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by Tony Gjokaj September 08, 2021 3 min read

When I was overweight, I was inactive, depressed, and had insomnia.

I would isolate myself from social interaction, which led me down a dark path where I contemplated suicide.

Eventually, fitness was my salvation, as physical activity led to me sleeping better, eating better, feeling better, and thinking better.

Prior to exercise, I was stuck in what was deemed an Inactivity Trap.

So in this post, we are going to go over an article that was written in 2009 with the same name, called "The Inactivity Trap". This article included studies that supported their claims from a psychological standpoint which intrigued me as well.

So let's dive into what the Inactivity Trap is.

The Inactivity Trap

The author of the Inactivity Trap article argues those who need exercise the most are those with depression.

Depression and physical inactivity have a bi-directional relationship where the following occurs:

  • Physical inactivity leads to depression.
  • Depression leads to physical inactivity. 

This is the Inactivity Trap. Our psyche can be our worst enemy in that our life experiences can impact your motivation to exercise and vice versa.

    Depression As An Evolutionary Response

    From an evolutionary standpoint, scientists have proposed that there was a benefit for depressive symptoms in some individuals in a tribe.

    Based on the Evolutionary Adaptation Hypothesis, depression may have provided a survival advantage as a result of social isolation. Individuals who isolated themselves would encounter less conflict or harm from the tribe.

    In addition to this, a reduced appetite of food and libido led to less competition with others in the tribe. Changes in sleep patterns would also allow depressed individuals to be more active in times where other are not.

    While we some may have used depression in the past as an advantage for survival, depression can be more harmful today.

    You Need Movement

    Depression and physical inactivity in our more sedentary world today can be a silent killer. With isolation comes worsening of depressive symptoms and can lead to contemplation of suicide, self-harm, and more.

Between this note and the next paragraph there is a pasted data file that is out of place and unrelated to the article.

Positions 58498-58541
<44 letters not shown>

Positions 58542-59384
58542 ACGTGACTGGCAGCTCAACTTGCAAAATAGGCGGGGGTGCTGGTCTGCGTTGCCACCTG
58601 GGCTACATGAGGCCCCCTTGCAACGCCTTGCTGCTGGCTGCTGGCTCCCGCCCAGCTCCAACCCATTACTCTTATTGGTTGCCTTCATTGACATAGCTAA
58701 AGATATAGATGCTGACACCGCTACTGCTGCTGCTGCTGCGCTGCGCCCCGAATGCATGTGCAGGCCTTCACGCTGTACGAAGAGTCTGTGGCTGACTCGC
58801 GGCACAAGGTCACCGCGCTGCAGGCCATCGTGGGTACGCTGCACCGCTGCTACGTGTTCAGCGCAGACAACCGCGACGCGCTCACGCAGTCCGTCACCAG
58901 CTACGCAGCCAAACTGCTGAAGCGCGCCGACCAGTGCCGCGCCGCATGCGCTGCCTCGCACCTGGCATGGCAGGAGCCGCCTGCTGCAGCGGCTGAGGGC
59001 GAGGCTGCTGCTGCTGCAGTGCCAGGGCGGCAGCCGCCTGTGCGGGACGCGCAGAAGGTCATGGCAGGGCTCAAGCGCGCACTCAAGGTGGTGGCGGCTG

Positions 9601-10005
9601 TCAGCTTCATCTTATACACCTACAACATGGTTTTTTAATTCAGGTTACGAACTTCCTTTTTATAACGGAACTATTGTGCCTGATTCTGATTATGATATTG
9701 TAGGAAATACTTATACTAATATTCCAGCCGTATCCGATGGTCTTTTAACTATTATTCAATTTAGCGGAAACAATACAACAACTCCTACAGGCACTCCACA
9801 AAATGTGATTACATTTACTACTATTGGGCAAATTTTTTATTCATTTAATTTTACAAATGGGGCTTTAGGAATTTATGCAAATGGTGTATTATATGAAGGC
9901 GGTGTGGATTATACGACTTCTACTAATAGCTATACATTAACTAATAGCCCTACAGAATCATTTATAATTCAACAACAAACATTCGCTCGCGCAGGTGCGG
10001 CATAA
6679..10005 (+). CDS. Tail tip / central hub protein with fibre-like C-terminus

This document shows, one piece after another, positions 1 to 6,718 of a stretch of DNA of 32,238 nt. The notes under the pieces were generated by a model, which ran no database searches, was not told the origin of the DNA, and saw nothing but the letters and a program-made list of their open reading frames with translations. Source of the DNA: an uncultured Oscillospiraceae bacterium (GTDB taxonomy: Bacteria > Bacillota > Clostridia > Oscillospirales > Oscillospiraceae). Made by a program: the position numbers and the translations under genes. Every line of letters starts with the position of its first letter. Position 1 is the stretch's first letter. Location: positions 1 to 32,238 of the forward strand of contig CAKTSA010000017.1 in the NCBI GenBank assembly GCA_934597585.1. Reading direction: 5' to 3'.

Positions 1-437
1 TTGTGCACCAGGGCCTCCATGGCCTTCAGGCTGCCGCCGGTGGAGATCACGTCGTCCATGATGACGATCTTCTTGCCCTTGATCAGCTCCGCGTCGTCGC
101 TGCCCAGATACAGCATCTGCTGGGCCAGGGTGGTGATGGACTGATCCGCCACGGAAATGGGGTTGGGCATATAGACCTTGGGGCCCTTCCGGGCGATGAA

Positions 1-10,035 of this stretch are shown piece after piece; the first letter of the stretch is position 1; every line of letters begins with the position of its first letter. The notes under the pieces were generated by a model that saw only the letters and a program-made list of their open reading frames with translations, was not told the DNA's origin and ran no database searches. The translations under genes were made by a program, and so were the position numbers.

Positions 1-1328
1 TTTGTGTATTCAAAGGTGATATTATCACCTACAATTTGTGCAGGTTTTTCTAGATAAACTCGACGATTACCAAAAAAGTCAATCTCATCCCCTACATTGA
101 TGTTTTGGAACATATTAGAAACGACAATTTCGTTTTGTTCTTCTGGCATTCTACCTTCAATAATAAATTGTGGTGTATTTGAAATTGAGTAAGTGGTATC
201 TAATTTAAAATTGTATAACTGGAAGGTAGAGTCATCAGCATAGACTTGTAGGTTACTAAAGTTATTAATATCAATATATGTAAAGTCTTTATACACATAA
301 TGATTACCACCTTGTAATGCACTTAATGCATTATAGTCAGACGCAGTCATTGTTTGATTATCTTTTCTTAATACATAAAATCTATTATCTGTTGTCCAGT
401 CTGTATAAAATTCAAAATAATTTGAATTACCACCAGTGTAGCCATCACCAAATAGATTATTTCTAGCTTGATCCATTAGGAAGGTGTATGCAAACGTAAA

I can personally attest to this if you read my story in our previous post.

    So with that being said, let's explore the various benefits of physical exercise.

    For starters, frequency of exercise can lead to reduced all-cause mortality and minimizing the chance of getting other diseases (such as heart disease).

    Adding to that, exercise can eliminate some bad habits and poor eating choices. For example, exercise can potentially lead to the cessation of smoking. As smoking is used as something to treat stress and anxiety, exercise can fill its place overtime.

    Exercise can also lead to improved cognitive function, such as memory improvements, focus, and more.

    Ultimately, exercise will improve psychological wellbeing, as it reduces stress, anxiety, and depressive symptoms.

    Exercise Is Therapy

    To conclude, we wanted to give you some habits and other recommendations that may help you with physical exercise:

    • Commit to 3.5 hours of physical activity weekly. This can be 30 minutes of exercise every day, or one hour sessions 3-5 days per week.
    • If you have trouble committing to that much, start by committing 5-10 minutes per day. When I am not motivated to work out, I just tell myself I am going to do one exercise. Next thing I know I am doing an entire workout. Start by taking small steps in physical activity.
    • Commit to one style of exercise. You can get in great shape physically and mentally with lifting or cardio. I started with circuit training with medicine balls and cardiovascular exercise.
    • If you miss a day, don't quit. Just continue the next day. Don't neglect your exercise on weekends either!

    We hope that this either gave you some insight on the benefits of mental health on physical exercise, or it inspired you to get active.

    If you need more insights on strategies you can utilize to improve your wellbeing, be sure to subscribe to our email list.

    Our latest eBook, Anti-Depress, is included as a free download if you subscribe to our email list.

    If you have any questions or comments, please email us at support@reforgedperformance.com or message us on Instagram.

    Until next time, Reforged Warrior!

    Tony Gjokaj
    Tony Gjokaj

    Tony is the Owner of Reforged. He is a PN1 Certified Nutrition Coach and has been in the fitness space for over a decade. His goal is to help millions exercise their way out of depression and anxiety.



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